SpaceX broadband plans “too optimistic”
January 24, 2017
By Chris Forrester
A surgical dissection of SpaceX’s recent suggestions that it could be generating $30 billion (€27.9bn) in annual revenues flowing from its projected constellation of 4400 satellites are “too optimistic no matter what assumptions are made and could stoke unrealistic expectations undermining the industry’s credibility,” according to a blunt analysis by specialists at Northern Sky Research (NSR).
SpaceX’s plans, themselves unveiled in a report in the WSJ on January 13th, talk about $30 billion being generated by SpaceX by 2025 from broadband and its related connectivity. It is far from clear whether this sum includes revenues from terminals, retail or wholesale supply, sale of satellite capacity, etc, and NSR says it is fair to assume that the bulk of today’s satellite revenues from established operators comes from video-centric applications which NSR says was worth about $13.8 billion in 2015. NSR projects these revenues to grow to some $19.7 billion by 2025 – and do not include these latest SpaceX forecasts.
Indeed, NSR says that SpaceX’s predictions are themselves higher than previous forecasts for “the entire data-centric applications market”. NSR lists the ‘top 20’ largest telco operators and states tellingly that if SpaceX’s numbers are correct, then by 2025 it would place SpaceX as bigger than BT Group, Telecom Italia, Telstra and only just behind the likes of China Unicom, and Orange.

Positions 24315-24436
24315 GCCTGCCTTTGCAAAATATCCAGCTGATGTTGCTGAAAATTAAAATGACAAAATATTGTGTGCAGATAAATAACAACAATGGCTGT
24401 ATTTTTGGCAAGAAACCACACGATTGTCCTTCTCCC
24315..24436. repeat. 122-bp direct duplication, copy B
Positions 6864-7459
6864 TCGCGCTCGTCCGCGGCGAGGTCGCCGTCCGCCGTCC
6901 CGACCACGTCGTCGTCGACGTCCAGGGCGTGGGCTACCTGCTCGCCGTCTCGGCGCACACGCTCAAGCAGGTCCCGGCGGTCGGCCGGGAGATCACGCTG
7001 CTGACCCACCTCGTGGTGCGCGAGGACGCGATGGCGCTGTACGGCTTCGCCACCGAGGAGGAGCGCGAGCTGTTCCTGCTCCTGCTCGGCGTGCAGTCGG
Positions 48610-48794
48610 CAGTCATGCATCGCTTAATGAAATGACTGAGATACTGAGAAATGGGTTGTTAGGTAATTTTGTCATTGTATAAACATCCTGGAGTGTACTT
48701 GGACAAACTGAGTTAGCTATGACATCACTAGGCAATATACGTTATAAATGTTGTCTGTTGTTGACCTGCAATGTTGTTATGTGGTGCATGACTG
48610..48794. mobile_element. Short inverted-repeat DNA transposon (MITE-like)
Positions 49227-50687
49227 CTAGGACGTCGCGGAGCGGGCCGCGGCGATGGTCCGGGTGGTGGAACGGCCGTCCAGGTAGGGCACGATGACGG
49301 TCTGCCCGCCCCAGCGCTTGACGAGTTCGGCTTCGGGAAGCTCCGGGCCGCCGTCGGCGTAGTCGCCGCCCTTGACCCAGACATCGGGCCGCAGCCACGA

Moreover, the prospects any new business speeding ahead to revenues greater than $1 billion (let alone $30 billion) in just a handful of years, is a challenge. NSR explains that even Dell Computers took nine years to reach $1 billion, Apple took eight years, eBay took seven, Yahoo took seven, and Google took five, Amazon five. “While SpaceX can already start working on selling capacity, the scalability of the business model is much more arduous than most dotcom businesses,” says NSR.
“The best way to predict the future is building it, and NSR will only be pleased to see the satellite industry growing to the levels forecasted by SpaceX, as it would be beneficial for everyone. While it is true that forecasting revenues for such innovative ventures has a significant level of uncertainty, NSR nonetheless believes the $30 billion revenue projection is too optimistic no matter what assumptions are made and could stoke unrealistic expectations undermining the industry’s credibility.”
NSR hedges its bets by stressing that SpaceX’s founder Elon Musk has frequently makes bold promises which generate plenty of press and analyst comment which is helpful for his businesses only for the promises to be downgraded later. NSR cautions: “When analysing SpaceX projections, being an investor, a competitor or an industry watcher, one must keep its independence and not fall into this expectations trap. Otherwise, industry’s credibility would be at risk.”